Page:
In extraordinary conditions, this match served as a reminder that, as well as dishing out the kind of convincing victory we saw against Paderborn, Bayern Munich can be equally adept at grinding out less glamorous results.
Their latest opponents in this Champions League "Group of Death" were CSKA Moscow, a side that made the competition's quarter-finals in 2010 and secured back-to-back titles in the Russian league last season. Their stadium provided a predictably surreal experience, with the game being played behind closed doors after racist chants from among their fans last season. The punishment had a fascinating side-effect: above the dim background noise of camera shutters, viewers could hear every call and shout coming from the players.
And if the restrained atmosphere made the match sound like a training session, the tense opening exchanges supported the illusion. CSKA moved away from the open shape that saw them concede five goals against Roma, sitting back with a bank of five defenders and snuffing out Bayern's attacks with a mixture of stubborn defensive positioning and last-ditch blocks. The restraint of Moscow's tactics gave Xabi Alonso plenty of time to spray the ball out wide, registering 75 touches and 66 passes in the first half alone and ensuring his side needed just half an hour to notch over 200 more touches of the ball than their opponents.
But Moscow defied these stats to mount some dangerous attacks of their own. Roman Eremenko was at the centre of his side's attacking threat, using what little possession they had to supply lone forward Ahmed Musa with a series of passes that allowed him to burst past Bayern's centre-back pairing of Dante and Mehdi Benatia. Further chances for Zoran Tošić and Georgi Milanov kept Manuel Neuer on his toes before Eremenko struck the crossbar with a shot of his own.
The other end of the pitch was characterised by hard graft from Bayern's forwards. Constantly interchanging in an effort to force their way through Moscow's packed back line, Mario Götze, Robert Lewandowski, and Thomas Müller were full of energy and clever, one-touch passing, and Arjen Robben could have finished the match with a goal were it not for some slight hesitance in front of goal and an impressive performance from Moscow goalkeeper Igor Akinfeev.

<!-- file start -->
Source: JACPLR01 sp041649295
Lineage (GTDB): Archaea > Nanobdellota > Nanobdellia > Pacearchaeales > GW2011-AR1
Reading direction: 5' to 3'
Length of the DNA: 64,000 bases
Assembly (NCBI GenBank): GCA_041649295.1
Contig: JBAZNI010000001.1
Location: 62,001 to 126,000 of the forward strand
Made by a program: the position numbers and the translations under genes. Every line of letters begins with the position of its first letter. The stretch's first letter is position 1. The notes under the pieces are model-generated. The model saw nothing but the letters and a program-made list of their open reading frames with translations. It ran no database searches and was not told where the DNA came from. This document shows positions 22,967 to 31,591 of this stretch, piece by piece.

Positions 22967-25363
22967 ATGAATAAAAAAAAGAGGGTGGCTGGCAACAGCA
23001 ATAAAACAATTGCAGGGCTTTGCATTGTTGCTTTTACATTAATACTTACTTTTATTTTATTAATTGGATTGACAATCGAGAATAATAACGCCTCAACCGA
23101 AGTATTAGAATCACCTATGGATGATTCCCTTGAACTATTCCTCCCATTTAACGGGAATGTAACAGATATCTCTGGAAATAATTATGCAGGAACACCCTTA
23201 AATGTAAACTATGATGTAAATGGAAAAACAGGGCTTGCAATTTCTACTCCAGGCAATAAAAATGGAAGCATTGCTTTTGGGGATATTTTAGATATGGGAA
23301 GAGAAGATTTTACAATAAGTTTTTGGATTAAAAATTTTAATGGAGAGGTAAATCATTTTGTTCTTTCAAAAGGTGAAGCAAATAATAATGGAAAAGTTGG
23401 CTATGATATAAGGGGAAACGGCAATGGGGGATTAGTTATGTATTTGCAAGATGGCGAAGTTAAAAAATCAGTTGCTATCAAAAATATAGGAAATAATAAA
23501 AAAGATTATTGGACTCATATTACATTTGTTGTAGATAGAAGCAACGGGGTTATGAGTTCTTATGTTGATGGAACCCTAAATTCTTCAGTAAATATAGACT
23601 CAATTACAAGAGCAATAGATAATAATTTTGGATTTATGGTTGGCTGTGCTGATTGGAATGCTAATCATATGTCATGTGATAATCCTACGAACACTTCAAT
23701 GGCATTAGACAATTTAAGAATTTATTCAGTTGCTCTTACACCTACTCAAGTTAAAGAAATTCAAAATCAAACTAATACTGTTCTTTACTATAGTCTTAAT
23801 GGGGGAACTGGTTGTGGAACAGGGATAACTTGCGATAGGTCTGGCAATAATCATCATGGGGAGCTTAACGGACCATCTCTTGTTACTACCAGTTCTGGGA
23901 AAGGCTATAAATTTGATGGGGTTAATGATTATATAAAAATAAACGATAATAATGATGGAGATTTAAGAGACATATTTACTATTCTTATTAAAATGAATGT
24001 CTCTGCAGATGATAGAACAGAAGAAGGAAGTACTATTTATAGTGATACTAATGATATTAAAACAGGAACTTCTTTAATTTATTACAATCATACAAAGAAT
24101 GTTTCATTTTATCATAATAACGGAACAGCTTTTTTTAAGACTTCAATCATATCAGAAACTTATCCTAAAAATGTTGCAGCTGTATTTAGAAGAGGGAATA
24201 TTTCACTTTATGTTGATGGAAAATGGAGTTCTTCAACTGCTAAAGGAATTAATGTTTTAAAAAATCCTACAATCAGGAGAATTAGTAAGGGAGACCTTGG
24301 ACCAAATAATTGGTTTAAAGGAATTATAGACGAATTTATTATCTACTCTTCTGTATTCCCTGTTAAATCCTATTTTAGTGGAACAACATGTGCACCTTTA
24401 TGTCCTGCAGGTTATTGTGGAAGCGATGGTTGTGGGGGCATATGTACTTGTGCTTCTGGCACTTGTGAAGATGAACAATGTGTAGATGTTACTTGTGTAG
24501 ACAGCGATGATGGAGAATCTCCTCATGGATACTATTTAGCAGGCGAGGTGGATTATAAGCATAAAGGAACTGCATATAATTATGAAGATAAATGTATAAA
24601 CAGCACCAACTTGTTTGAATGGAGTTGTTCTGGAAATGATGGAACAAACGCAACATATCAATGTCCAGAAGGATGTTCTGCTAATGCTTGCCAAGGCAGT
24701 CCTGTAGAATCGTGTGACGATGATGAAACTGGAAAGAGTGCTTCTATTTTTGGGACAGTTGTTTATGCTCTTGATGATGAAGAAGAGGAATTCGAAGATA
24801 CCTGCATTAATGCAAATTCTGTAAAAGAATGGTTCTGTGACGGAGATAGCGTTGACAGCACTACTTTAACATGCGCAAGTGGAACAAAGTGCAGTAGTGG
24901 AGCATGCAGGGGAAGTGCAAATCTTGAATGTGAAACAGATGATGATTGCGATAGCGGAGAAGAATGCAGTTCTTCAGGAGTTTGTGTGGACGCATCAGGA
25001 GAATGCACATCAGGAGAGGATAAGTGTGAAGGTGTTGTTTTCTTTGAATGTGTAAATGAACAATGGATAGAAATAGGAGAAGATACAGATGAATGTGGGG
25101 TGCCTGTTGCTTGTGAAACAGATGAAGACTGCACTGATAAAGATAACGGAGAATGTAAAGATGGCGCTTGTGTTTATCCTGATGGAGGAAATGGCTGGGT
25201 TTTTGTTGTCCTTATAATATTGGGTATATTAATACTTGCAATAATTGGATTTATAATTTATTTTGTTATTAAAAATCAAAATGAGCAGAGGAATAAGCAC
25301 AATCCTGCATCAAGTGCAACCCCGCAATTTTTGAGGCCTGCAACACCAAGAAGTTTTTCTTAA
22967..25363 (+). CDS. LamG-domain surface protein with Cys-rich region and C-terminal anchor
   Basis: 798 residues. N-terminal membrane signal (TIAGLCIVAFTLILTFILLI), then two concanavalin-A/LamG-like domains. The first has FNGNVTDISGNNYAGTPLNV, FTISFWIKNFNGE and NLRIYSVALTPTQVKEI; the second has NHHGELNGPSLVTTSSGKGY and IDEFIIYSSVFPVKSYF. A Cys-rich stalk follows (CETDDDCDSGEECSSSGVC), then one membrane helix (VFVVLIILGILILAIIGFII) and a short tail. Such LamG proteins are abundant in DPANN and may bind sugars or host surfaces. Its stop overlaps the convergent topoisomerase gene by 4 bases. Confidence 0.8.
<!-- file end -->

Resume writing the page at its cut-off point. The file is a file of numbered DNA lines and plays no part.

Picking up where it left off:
The Bavarians' eventual breakthrough, as expected, was largely down to sheer persistence. A period of sustained pressure saw Mário Fernandes take out Götze with a foul at the edge of the box after 20 minutes. Replays of the incident made it unclear as to whether Fernandes' challenge was within the penalty area, but Thomas Müller seemed unphased as he smashed the ball into the centre of the net for the first and only goal of the match.
Seydou Doumbia's introduction for Bebras Natcho promised to add some extra pace among Moscow's forward ranks, but, barring a yellow card for a Benatia tackle on Musa, Bayern comfortably saw out the game's closing stages with the help of Guardiola's tactical substitutions. Rafinha's arrival for Robben 10 minutes before the final whistle allowed Lahm to move further forward and loft a perfectly weighted ball to Xherdan Shaqiri in the box, while Akinfeev was called into action as Pizarro – on for Lewandowski at the end of regulation time – intercepted a defensive header in the box.
CSKA fans may question whether their side could have pressed harder for an equaliser in the game's final minutes, but this match was testament to Bayern's professionalism, keeping their opponent – for the most part – at arm's length despite the small margin of victory. Two 1–0 wins later, and Die Roten currently sit at the top of their Champions League group on six points. And with that strange interlude out of the way, normal service will be resumed when they face sixth-placed Hannover at the Allianz Arena on Saturday.